The Xamarin acquisition was one of Microsoft’s smartest deals. It quickly gave it access to tools that let developers use familiar tools and technologies to build cross-platform applications. Now built into every version of Visual Studio, and providing the basis for its MacOS Visual Studio release, Xamarin has become a key element of Microsoft’s development tools.
Until recently—even with Xamarin—building cross-platform applications wasn’t easy. For all that the core development tools handle working with iOS and Android from .Net, using it to build apps meant having significant amounts of device-specific code to handle both native UX and deep platform integration. Although you could keep your core code across device-specific projects, building and testing the full application required domain knowledge and specialized skills. The result was code that, although a little cheaper than using native tools for each platform, really wasn’t as cheap to build as it could have been.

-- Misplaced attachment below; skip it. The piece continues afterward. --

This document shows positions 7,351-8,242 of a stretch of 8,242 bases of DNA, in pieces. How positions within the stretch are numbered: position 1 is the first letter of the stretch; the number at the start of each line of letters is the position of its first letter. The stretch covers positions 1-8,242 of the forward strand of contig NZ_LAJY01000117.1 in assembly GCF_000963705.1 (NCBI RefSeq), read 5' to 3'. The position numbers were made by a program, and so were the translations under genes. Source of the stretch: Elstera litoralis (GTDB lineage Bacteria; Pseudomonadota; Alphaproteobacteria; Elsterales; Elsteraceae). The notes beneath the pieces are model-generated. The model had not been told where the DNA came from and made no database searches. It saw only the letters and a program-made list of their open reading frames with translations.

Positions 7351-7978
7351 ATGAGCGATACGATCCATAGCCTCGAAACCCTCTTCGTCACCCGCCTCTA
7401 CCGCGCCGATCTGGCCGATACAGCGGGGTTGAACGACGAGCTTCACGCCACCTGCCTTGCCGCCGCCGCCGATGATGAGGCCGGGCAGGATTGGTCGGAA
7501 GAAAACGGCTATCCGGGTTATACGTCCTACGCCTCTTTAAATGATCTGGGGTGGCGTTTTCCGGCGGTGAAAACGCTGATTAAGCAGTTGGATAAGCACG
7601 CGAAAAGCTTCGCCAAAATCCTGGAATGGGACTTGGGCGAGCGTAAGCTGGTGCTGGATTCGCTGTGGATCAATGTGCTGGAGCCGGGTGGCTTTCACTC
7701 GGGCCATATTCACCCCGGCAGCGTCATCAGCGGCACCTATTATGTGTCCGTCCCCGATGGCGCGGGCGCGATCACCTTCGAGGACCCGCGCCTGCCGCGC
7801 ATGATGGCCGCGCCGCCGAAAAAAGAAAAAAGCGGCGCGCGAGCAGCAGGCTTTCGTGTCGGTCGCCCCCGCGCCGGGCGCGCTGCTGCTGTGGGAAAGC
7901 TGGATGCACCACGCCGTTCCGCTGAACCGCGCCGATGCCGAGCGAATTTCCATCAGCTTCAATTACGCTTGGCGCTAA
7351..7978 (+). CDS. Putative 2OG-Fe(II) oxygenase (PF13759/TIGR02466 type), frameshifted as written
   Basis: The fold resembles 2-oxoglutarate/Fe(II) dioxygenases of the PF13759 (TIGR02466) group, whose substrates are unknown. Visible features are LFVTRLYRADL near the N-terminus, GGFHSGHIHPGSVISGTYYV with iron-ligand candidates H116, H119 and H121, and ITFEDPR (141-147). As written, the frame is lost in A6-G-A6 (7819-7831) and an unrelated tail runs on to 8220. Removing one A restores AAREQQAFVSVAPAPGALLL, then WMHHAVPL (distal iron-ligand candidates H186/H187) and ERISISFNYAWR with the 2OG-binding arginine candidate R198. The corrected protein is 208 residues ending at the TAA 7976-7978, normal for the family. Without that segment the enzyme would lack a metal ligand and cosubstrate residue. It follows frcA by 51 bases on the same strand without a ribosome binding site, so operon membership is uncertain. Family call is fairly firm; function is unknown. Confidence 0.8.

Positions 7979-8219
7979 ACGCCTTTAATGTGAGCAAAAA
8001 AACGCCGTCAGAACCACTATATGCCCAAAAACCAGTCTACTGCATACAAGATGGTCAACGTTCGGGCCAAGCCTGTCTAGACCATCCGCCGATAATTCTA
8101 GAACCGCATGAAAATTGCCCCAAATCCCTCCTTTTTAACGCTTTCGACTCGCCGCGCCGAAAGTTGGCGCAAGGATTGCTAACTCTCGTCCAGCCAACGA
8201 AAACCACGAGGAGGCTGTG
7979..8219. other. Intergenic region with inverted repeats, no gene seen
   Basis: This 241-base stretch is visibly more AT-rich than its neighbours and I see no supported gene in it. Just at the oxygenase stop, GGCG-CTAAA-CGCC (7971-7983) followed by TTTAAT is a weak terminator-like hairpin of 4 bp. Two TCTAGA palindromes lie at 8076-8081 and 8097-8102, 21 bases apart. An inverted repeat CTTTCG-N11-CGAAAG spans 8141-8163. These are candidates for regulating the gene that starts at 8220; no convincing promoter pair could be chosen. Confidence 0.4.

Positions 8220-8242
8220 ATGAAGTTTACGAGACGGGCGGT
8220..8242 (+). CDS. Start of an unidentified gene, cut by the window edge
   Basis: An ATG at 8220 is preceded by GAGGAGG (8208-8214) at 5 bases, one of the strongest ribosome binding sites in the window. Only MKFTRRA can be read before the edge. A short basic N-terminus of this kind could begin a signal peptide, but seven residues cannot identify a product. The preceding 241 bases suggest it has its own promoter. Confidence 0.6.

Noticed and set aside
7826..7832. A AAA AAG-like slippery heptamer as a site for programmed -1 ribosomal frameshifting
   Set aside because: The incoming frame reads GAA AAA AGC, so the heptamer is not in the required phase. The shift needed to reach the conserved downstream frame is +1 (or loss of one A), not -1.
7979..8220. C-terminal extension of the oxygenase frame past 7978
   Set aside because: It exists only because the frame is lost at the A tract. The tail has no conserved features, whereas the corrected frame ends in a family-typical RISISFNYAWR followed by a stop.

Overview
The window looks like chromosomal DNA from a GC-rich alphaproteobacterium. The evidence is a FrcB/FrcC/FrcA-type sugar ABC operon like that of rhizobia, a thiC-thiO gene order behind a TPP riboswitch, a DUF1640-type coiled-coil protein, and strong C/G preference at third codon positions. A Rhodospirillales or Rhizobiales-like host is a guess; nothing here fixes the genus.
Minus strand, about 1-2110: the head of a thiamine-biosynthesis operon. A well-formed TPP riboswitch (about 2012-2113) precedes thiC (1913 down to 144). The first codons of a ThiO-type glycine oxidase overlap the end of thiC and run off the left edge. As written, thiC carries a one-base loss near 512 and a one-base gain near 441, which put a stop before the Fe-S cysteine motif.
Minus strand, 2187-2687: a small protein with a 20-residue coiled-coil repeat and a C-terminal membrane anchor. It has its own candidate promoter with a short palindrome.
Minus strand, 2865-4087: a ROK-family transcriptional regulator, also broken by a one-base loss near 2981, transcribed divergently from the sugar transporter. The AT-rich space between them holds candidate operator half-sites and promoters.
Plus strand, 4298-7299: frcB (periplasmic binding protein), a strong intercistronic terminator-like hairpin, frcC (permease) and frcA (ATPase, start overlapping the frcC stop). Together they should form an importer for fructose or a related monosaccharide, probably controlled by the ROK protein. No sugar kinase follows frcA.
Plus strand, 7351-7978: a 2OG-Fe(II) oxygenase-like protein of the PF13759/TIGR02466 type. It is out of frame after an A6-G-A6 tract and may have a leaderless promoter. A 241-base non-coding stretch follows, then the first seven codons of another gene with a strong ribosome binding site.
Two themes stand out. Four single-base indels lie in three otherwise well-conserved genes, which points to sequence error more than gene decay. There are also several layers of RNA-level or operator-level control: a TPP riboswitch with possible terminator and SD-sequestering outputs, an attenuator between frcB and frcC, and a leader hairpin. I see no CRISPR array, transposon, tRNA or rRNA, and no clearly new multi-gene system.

Cross-platform UI and device integration with Xamarin
Xamarin Forms takes care of most of the user interface side of the problem, providing common controls that are rendered appropriately on each supported platform. You can write code, lay out controls and then build versions for all your target devices. While it’s a lowest common denominator approach, it offers controls that fill many of the enterprise application development requirements. You might not want to ship a Xamarin Forms app to users, but it’s more than adequate for in-house apps, such as for sales and for field service.